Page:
UK recyclables exported to Turkey burned, dumped instead
A recent report titled "Trashed" by global environmental organization Greenpeace revealed that plastic waste from the United Kingdom that Turkey imported is in fact burned and dumped instead. Greenpeace's recent report expands on their initial discoveries of plastic waste mismanagement in Turkey back in 2020, revealing that UK plastic is polluting the Mediterranean.
A recent report by global environmental organization Greenpeace revealed that plastic waste from the United Kingdom that's exported to Turkey for recycling is systematically burned, open dumped, and left to pollute the environment.
Released on May 17 with the title "Trashed," the Greenpeace report notes that Turkey is now the leading importer of British plastic waste, adding that the country also employs an "open attitude" to waste imports.
"EU member states exported 20 times more plastic waste to Turkey in 2020 than they did in 2016, with the volume increasing from 22,000 tonnes to 447,000 tonnes," Greenpeace said.
Greenpeace found packaging from the UK in the southern province of Adana where initial reports of poor waste management had emerged in 2020 and said that waste was "dumped and burned at illegal rubbish tips all across Adana Province."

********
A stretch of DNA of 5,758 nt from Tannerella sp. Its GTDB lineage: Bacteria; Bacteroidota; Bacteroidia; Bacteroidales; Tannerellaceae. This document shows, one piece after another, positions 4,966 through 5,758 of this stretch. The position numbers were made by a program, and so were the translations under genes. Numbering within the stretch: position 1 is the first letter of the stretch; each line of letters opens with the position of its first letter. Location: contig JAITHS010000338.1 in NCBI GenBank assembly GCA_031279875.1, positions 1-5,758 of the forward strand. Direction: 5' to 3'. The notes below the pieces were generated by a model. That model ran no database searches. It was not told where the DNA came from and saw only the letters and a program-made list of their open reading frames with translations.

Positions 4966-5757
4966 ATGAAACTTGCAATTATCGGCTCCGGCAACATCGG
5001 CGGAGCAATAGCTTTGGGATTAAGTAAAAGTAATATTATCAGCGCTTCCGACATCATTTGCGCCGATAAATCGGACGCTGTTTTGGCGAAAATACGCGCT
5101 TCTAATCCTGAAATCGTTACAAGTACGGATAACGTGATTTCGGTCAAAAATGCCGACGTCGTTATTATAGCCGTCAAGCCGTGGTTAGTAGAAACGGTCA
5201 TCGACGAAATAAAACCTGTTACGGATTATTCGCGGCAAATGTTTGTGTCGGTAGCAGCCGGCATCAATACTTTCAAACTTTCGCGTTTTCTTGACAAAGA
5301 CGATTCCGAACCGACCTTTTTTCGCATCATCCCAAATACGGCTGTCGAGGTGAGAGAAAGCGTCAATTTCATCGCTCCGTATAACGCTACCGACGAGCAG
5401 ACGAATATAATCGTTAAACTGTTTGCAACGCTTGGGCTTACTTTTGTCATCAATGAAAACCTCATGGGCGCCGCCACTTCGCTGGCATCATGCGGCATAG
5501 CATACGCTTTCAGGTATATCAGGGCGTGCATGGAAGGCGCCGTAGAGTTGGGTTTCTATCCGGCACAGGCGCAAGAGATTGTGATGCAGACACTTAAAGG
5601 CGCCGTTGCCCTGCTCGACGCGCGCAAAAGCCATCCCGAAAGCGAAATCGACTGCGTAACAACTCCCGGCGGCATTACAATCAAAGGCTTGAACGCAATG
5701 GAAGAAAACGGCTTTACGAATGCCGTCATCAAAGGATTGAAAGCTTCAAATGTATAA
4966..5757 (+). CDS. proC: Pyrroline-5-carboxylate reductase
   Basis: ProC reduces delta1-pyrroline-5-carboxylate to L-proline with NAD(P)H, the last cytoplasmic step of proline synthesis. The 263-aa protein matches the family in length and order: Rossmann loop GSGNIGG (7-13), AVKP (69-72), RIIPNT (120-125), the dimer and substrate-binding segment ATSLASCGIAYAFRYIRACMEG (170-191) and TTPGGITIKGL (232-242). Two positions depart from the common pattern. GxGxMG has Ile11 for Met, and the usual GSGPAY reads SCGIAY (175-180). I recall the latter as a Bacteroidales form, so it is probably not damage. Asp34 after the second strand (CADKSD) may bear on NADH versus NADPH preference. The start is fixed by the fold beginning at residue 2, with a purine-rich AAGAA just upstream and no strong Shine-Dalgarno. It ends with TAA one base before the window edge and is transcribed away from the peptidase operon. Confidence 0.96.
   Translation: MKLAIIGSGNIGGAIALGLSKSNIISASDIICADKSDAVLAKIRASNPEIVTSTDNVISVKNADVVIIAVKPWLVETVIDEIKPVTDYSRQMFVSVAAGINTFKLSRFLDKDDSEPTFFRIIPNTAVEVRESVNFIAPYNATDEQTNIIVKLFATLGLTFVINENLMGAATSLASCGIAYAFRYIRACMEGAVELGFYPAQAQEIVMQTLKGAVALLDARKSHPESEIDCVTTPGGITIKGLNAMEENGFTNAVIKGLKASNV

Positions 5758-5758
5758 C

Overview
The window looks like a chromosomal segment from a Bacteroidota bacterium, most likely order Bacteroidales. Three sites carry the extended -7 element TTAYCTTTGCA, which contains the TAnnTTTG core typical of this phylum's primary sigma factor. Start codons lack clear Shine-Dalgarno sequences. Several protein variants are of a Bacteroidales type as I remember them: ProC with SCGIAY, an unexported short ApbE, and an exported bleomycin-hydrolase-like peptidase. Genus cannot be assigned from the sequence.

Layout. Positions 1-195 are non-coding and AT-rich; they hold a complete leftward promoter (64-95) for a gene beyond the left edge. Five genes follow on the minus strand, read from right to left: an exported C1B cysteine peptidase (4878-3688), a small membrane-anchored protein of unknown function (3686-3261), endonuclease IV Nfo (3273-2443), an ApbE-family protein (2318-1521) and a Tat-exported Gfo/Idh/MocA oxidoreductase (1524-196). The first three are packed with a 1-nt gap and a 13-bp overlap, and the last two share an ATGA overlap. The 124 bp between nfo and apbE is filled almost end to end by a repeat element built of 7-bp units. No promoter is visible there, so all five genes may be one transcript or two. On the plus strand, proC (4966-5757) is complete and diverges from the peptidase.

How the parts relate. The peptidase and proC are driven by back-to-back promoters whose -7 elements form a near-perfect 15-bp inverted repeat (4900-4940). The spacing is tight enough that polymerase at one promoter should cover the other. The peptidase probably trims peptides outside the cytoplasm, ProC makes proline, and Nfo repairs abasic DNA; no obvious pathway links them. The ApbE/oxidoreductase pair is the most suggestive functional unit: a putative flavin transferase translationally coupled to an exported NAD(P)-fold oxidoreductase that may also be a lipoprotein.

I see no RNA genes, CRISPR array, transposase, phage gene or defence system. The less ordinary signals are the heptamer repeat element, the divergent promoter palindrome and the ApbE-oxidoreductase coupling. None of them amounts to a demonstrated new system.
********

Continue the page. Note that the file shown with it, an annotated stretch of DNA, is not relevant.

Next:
"It included packaging and plastic bags from high street retailers such as Tesco, Asda, the Co-op, Aldi, Sainsbury’s, Lidl and Marks & Spencer, as well as Lucozade and Fanta bottles and a car number plate," Greenpeace said.
A majority of the waste found in Adana province was contained in plastic bags used by local recycling factories, Greenpeace said, noting that many bags "had been ripped open, seemingly deliberately, allowing the plastic to escape."
"In some cases, layers of plastic waste had been covered in soil before more plastic waste was dumped on top, creating artificial hills several feet high. Other plastic waste was spilling into waterways and floating downstream."
The UK remained the primary source of imported waste in Turkey, with their export volumes growing by nearly 20 fold since 2016 for a total of 209,642 tonnes sent to Turkey in 2020 alone.
"The UK’s reckless decision to send more and more of its plastic waste to a country that lacks the infrastructure to cope with it has triggered a crisis with lasting environmental and social consequences," Greenpeace said.
Greenpeace also noted that Turkey's recycling rate remained at 12 percent, the lowest among OECD countries and that a recent ban by Ankara to limit waste imports had done very little to accelerate the recycling of domestic waste.